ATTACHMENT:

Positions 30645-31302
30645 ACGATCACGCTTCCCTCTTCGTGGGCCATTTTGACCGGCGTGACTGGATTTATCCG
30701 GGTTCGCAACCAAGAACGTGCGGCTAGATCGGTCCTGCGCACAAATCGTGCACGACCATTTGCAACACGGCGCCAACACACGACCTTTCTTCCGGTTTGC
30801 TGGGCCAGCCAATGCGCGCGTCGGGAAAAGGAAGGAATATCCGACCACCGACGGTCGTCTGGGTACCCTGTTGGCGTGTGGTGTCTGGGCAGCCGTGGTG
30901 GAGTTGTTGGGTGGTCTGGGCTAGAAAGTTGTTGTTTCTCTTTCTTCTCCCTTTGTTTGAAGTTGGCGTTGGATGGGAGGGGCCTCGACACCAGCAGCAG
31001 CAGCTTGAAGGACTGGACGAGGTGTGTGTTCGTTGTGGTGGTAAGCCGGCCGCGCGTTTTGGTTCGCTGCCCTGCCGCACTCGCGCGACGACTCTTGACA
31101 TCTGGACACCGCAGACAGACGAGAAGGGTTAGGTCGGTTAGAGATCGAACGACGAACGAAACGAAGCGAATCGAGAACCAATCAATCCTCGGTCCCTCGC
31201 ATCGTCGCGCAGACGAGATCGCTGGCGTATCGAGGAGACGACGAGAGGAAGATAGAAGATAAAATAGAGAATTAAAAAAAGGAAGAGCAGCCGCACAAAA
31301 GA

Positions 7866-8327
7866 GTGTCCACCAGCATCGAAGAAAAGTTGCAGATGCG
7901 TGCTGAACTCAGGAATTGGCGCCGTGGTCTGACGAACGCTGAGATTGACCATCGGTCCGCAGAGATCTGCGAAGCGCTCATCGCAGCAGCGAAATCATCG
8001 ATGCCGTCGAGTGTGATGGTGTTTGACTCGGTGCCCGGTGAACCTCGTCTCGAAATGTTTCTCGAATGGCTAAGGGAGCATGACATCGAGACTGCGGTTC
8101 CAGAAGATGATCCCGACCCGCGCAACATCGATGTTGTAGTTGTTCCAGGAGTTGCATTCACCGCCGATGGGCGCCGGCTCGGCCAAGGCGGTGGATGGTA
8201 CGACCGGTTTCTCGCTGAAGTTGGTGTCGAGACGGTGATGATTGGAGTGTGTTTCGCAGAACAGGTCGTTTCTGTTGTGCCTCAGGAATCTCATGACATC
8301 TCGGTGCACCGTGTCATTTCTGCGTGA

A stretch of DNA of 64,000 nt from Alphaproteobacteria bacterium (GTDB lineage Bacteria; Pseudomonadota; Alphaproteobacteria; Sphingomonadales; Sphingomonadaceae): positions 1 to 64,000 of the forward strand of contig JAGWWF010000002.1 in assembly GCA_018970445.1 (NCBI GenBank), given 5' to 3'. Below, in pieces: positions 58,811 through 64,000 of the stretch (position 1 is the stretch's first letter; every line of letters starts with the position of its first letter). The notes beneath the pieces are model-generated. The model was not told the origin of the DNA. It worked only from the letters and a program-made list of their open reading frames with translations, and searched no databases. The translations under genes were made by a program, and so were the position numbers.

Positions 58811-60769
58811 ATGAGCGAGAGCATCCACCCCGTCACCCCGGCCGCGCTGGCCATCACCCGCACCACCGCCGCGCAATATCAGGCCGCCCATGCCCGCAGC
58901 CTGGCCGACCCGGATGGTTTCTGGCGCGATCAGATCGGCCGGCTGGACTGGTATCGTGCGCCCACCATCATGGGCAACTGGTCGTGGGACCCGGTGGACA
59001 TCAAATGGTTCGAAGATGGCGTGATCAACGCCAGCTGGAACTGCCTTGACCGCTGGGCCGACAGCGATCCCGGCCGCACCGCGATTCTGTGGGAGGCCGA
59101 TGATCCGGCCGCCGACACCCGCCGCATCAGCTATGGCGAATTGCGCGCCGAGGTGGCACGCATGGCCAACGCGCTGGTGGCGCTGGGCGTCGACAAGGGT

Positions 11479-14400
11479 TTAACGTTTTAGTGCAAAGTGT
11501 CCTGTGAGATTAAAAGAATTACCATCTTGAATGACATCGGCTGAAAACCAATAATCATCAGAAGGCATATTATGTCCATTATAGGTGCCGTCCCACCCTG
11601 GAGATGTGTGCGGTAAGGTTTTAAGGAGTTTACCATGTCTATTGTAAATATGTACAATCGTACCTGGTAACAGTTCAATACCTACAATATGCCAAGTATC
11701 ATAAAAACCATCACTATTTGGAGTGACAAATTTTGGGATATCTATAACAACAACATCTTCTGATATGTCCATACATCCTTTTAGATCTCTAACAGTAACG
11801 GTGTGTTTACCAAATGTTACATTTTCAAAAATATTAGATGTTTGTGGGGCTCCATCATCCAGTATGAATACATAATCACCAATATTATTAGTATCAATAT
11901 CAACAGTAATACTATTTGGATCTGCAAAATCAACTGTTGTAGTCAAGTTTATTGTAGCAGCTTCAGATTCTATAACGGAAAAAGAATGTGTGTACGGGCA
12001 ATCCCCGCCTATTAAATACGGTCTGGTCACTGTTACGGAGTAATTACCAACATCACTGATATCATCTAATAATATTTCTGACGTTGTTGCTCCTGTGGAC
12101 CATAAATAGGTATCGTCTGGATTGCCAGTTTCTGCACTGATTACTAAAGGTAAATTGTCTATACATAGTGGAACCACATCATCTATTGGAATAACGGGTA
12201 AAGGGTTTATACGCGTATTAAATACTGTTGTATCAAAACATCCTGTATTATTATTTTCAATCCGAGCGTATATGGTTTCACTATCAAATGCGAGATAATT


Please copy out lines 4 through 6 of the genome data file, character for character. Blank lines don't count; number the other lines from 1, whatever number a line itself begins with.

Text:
30801 TGGGCCAGCCAATGCGCGCGTCGGGAAAAGGAAGGAATATCCGACCACCGACGGTCGTCTGGGTACCCTGTTGGCGTGTGGTGTCTGGGCAGCCGTGGTG
30901 GAGTTGTTGGGTGGTCTGGGCTAGAAAGTTGTTGTTTCTCTTTCTTCTCCCTTTGTTTGAAGTTGGCGTTGGATGGGAGGGGCCTCGACACCAGCAGCAG
31001 CAGCTTGAAGGACTGGACGAGGTGTGTGTTCGTTGTGGTGGTAAGCCGGCCGCGCGTTTTGGTTCGCTGCCCTGCCGCACTCGCGCGACGACTCTTGACA